Also serving the communities of De Luz, Rainbow, Camp Pendleton, Pala and Pauma

Water district boards move toward detachment

FALLBROOK – The boards of directors of the Rainbow Municipal Water District and Fallbrook Public Utilities District have each adopted Resolutions of Application to detach from the San Diego County Water Authority and annex into the Eastern Municipal Water District, Metropolitan Water District’s wholesaler.

Virtually all of the water used by both agencies comes from MWD’s Skinner Water Treatment Plant in southwest Riverside County via MWD’s aqueduct. RMWD and FPUD are the only two water agencies in San Diego County with direct connections to the MWD aqueduct.

Both districts are able to serve their customers with these connections without using any SDCWA facilities.

Over the last 25 years, SDCWA has made significant investments to construct new storage and treatment facilities. SDCWA operates and maintains a series of aqueducts, treatment plants and reservoirs located south of the districts.

While these facilities may provide benefits for more urban areas of the county and those further south in the SDCWA system, they provide limited benefit to the more rural agricultural communities served by FPUD and RMWD.

As a result of these investments, the standard treated water rate from SDCWA is over $400 more expensive than the EMWD rate for customers.

This increased cost of water has had a particularly negative impact on the area’s agriculture-based economies. The resolutions point out that detachment and annexation is intended not to just save money for the districts’ ratepayers, but it is necessary to help preserve the foundation of the districts’ local economy and the character of their communities.

RMWD board member Miguel Gasca said that reliability has been one of the most foremost things on the mind of the board as noted by the previous action to approve an MOU to enhance RMWD’s reliability by the interfaces with FPUD and U.S. Marine Corps Base Camp Pendleton.

Gasca said one of the items the RMWD board has to take into consideration, in addition to reliability, is the financial aspects of running the district. He mentioned that after analyzing and looking at the entire system, the majority of RMWD’s system is past its design life span of 50 years and pipelines are failing at an increasing rate.

Therefore, from a fiduciary standpoint, the board has to look at the best means for providing reliable service to the customers as well as keep the costs down as much as possible. He said, with over 60% of the water being purchased by agricultural users, just adding another rate on top of RMWD’s current rates to deal with the infrastructure challenges is not the solution.

Gasca said that the detachment allows RMWD to free up money from its ratepayers that now goes to SDCWA which will allow the district to implement a pipeline replacement system program as well as retain or reduce its current rates. He reiterated that the board would be shirking its fiduciary responsibility if they did not try to find out whether the detachment was viable.

The capacity of the districts to serve their customers will neither increase nor decrease as a result of the detachment. Ratepayers will receive the same water they have now with equivalent supply reliability now and in the future.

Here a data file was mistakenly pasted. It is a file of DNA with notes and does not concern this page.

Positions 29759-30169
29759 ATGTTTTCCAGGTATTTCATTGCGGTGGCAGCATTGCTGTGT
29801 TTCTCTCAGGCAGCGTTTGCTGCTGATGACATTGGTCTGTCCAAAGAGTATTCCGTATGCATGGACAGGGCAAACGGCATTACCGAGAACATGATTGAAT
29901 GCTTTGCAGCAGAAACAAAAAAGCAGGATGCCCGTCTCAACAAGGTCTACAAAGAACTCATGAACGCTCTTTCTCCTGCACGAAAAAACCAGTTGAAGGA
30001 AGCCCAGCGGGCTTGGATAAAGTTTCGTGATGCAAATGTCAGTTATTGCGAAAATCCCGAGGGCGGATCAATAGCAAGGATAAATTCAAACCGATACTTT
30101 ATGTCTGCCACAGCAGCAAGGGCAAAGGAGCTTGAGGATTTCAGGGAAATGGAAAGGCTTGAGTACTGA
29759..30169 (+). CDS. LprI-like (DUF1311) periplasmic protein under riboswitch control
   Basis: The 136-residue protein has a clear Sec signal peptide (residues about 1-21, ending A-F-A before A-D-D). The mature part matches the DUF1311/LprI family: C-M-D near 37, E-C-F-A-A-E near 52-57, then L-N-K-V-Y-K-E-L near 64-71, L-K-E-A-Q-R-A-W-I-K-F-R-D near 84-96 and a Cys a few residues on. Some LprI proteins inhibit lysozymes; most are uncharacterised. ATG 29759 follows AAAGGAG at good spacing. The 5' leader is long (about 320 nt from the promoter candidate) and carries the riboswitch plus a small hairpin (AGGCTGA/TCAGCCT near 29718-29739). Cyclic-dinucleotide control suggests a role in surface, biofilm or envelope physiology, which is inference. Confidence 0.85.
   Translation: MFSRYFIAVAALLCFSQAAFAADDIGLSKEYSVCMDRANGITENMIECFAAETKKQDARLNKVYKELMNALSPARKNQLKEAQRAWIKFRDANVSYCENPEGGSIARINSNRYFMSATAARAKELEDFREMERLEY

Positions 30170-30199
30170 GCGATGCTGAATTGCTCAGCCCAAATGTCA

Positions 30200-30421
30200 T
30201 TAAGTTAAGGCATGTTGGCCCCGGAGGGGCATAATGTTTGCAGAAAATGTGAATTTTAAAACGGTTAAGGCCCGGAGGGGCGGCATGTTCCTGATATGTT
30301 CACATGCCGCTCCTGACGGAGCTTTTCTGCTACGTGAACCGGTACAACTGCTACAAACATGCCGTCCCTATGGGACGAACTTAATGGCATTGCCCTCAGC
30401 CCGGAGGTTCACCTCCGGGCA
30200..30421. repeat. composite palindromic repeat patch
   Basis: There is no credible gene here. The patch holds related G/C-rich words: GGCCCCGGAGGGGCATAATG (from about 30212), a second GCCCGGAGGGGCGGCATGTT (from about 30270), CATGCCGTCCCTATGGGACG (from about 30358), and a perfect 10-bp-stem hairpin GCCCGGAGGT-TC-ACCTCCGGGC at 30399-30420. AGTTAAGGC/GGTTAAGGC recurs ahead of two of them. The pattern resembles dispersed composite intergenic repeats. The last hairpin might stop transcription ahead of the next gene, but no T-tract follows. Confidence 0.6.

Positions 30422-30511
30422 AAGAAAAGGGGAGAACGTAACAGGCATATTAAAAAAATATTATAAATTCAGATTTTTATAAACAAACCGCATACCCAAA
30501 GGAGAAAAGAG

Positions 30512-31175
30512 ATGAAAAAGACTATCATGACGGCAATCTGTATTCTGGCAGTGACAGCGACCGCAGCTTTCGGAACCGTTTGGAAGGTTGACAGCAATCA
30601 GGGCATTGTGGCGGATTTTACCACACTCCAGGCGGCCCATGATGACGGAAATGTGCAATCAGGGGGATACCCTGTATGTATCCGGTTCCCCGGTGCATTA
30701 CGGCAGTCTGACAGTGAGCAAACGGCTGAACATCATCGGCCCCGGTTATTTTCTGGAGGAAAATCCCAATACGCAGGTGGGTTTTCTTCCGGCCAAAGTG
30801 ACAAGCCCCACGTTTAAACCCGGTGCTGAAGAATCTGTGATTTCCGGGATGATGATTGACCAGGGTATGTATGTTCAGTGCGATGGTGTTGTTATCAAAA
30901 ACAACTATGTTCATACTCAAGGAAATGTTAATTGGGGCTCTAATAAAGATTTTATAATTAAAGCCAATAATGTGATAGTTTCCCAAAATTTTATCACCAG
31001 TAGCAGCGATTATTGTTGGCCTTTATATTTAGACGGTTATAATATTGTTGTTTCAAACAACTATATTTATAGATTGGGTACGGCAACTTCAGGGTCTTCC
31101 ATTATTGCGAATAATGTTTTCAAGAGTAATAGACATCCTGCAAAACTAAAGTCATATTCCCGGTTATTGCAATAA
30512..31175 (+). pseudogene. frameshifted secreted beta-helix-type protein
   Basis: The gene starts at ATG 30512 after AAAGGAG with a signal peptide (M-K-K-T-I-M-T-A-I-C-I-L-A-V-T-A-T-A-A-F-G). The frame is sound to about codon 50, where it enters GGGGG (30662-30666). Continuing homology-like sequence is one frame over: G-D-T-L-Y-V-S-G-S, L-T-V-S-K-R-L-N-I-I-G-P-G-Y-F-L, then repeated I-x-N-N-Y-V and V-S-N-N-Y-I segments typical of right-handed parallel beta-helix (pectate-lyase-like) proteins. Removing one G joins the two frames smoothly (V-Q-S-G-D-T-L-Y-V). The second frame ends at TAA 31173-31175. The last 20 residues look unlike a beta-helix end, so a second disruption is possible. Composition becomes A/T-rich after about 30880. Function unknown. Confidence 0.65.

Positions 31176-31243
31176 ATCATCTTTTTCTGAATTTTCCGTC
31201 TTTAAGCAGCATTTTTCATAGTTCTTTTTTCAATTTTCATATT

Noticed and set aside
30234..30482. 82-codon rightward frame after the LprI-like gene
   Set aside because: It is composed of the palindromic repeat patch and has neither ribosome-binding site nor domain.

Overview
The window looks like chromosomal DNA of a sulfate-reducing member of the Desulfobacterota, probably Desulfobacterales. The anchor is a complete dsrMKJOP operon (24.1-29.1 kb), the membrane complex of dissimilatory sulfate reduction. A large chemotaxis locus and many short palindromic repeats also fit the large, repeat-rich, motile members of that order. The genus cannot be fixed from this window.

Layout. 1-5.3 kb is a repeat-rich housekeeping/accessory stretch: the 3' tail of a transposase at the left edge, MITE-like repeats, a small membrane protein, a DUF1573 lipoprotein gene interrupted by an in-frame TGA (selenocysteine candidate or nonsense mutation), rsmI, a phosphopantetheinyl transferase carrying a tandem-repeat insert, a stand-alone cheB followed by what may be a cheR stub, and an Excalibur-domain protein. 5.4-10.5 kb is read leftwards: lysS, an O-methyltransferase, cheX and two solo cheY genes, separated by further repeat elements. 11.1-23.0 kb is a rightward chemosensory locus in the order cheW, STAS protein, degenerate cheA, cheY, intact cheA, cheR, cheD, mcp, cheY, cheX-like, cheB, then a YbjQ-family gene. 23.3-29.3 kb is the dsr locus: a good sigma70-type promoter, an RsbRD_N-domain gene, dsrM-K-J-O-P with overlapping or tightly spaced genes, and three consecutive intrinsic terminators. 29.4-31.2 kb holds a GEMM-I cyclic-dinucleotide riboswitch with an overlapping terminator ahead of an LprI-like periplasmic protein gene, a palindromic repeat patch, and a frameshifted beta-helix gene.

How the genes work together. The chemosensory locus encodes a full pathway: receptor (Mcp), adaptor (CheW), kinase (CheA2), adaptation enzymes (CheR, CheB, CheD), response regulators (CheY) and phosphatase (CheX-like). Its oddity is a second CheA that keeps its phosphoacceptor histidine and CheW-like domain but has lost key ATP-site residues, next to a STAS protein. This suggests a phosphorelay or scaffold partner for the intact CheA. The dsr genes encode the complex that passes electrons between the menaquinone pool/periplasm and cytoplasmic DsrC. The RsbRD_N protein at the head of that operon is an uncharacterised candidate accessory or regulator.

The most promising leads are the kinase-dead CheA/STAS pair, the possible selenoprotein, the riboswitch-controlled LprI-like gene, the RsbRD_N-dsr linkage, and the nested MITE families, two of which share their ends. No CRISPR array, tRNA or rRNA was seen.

The change in water wholesalers will not impact other member agencies in SDCWA, apart from a minor financial impact that is well below other financial drivers at SDCWA. In fact, should RMWD and FPUD detach other member agencies will save on the construction of certain planned capital projects in the service areas.

The detachment and annexation process involves both San Diego and Riverside counties. To facilitate the process of managing the applications, San Diego Local Area Formation Commission has entered into a Memorandum of Understanding with Riverside County LAFCO that allows San Diego LAFCO to handle all aspects of both the detachment and annexation. California State law permits such arrangements in order to simplify the review process.

The San Diego LAFCO review process is expected to take at least six months. When San Diego LAFCO staff determines the application is complete, they will schedule a series of public hearings with the San Diego LAFCO Commission.

Following the public hearings, the commission will vote on the application. At this meeting there will be opportunities for FPUD and RMWD ratepayers to provide public input to the commission who will decide if the process should proceed.

Should the commission approve the application, provisions of the County Water Authority Act that govern key elements of this process, require an election to be held within RMWD’s and FPUD’s service areas.

District residents will be asked to vote on whether they wish to remain part of SDCWA or make the move to EMWD. Residents in the RMWD and FPUD service areas recently received a letter from SDCWA indicating they are looking out for their ratepayer’s interest, but in fact their push for a countywide election would both ignore the law governing these matters and transfer local water supply decisions from FPUD and RMWD ratepayers to the city of San Diego and other urban areas of the county.

This process is anticipated to take about 18 months total to complete.

Submitted by Rainbow Municipal Water District.


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